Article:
The Way of a Peaceful Creation
Hearing creation stories always thrill me as what was once a speck of a thought could turn into such a huge impact on the society and culture we find ourselves. These stories span more than the traditional Judaeo-Christian Adam and Eve, or even the Iriquois’ turtle and
mother, but even span into ideologies and such as is read in Invitation to Peace Studies the beginnings of modern “nonviolent action” (122). This is further developed by Henry David Thoreau in his essay on “Civil Disobedience.” Within both of these sources there is an underlying call to action that can’t be ignored. When powers at hand are getting out of control it is up to the people to stand up in nonviolent action against the threat that is either being imposed or quietly setting up ambush.
Treating nonviolent action as a method of war is important to the rationalization and justification of it. Many people unfortunately believe that we can not live without war or violence and that humans are programmed for it, though war and violence are a means to death. Taking the non-combative course is necessary but must still take on some characteristics of war. So much energy and time is devoted to running scenarios and planning for the worst and best scenarios, and nonviolent action requires the same if not a little less of this. If this sort of discourse was spoken more often in real war situations we would certainly see a much more rational means to an end of the war. The act of war isn’t reserved for whole countries violently fighting interstate wars but is also standing up against an institution or program, law, etc. to positively affect our own situations on behalf of humans and their rights.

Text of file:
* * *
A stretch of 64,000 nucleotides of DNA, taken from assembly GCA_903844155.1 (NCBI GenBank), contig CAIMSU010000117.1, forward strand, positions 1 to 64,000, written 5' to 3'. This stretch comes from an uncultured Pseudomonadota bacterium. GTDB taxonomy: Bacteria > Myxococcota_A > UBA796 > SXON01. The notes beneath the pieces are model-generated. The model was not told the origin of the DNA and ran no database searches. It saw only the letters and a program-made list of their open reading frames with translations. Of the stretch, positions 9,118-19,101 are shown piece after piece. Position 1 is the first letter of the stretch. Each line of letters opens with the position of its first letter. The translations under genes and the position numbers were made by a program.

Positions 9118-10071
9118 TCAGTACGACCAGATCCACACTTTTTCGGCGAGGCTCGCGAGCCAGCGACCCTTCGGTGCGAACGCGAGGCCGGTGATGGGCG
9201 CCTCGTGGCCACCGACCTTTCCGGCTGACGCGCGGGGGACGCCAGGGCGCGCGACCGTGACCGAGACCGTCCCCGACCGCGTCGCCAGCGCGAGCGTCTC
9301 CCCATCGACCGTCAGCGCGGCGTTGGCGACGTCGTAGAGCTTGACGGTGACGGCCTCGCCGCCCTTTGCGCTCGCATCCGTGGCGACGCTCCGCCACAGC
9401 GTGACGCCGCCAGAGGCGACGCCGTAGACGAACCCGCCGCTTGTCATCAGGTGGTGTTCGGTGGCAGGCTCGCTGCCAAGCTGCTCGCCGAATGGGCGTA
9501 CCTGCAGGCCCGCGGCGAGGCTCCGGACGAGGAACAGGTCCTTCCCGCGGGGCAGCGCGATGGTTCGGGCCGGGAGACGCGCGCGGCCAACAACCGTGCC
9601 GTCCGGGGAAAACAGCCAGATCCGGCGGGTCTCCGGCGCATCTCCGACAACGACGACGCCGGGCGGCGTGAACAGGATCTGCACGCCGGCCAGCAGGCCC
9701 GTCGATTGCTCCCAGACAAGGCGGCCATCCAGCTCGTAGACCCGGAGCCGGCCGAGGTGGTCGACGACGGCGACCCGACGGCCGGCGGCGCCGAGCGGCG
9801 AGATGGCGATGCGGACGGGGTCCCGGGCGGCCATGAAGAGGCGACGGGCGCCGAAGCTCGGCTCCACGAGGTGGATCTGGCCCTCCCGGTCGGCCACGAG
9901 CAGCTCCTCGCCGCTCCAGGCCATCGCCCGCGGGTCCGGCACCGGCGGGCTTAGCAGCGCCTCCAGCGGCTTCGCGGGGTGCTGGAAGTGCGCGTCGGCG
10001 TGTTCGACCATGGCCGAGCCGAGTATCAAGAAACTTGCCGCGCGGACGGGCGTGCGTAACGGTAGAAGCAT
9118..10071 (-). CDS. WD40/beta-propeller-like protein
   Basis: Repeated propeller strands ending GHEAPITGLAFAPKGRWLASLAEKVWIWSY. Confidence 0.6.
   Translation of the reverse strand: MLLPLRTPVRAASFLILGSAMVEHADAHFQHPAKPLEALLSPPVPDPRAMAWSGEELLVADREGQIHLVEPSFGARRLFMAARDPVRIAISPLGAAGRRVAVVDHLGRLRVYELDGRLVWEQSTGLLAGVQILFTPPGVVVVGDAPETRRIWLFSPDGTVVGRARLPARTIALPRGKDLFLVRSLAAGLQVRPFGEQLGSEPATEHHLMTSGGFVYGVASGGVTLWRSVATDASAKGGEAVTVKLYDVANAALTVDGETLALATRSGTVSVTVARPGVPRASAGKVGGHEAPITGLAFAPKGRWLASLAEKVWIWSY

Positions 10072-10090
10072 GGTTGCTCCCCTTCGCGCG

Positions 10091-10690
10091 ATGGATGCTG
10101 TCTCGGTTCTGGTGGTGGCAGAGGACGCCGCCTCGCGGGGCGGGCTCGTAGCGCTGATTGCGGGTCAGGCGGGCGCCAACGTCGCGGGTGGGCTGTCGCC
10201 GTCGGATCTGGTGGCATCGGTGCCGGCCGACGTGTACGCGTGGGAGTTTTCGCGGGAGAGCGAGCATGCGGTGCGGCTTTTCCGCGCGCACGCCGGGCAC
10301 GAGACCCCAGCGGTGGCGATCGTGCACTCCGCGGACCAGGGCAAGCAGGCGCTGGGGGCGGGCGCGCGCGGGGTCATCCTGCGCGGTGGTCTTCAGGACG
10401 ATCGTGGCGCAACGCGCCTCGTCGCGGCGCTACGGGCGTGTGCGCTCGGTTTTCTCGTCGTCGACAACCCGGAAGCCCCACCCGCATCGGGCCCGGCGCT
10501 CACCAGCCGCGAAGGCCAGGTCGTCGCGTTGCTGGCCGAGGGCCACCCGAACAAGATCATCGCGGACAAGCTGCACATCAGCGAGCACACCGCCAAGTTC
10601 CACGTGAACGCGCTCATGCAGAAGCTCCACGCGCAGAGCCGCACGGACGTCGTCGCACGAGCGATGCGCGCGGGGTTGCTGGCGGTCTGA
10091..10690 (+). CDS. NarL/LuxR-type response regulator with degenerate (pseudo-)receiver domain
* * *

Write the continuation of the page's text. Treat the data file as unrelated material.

A population growing restless is a threat to the order and governance of a government that is why peaceable solutions need to happen when these arise. Gene Sharp “described 198 different nonviolent actions used in dozens of nonviolent campaigns across diverse societies and eras” (122) but perhaps some of these nonviolent campaigns came too late. As is later pointed out in the text some of them moved on to actual wars within only a few years time. Then, I have to wonder how many heard the call to start speaking out in a positive light to try and quell the storm rather than waiting. Thoreau explains it just as I’d imagine that “they will wait, well disposed, for others to remedy the evil, that they may no longer have it to regret.” The regret paints the first sign of a brushed off obligation that one holds. The idea of waiting means they already have a goal in mind but have only time between them and that goal. Waiting is sometimes something that’s inevitable but actively waiting spells a totally different story.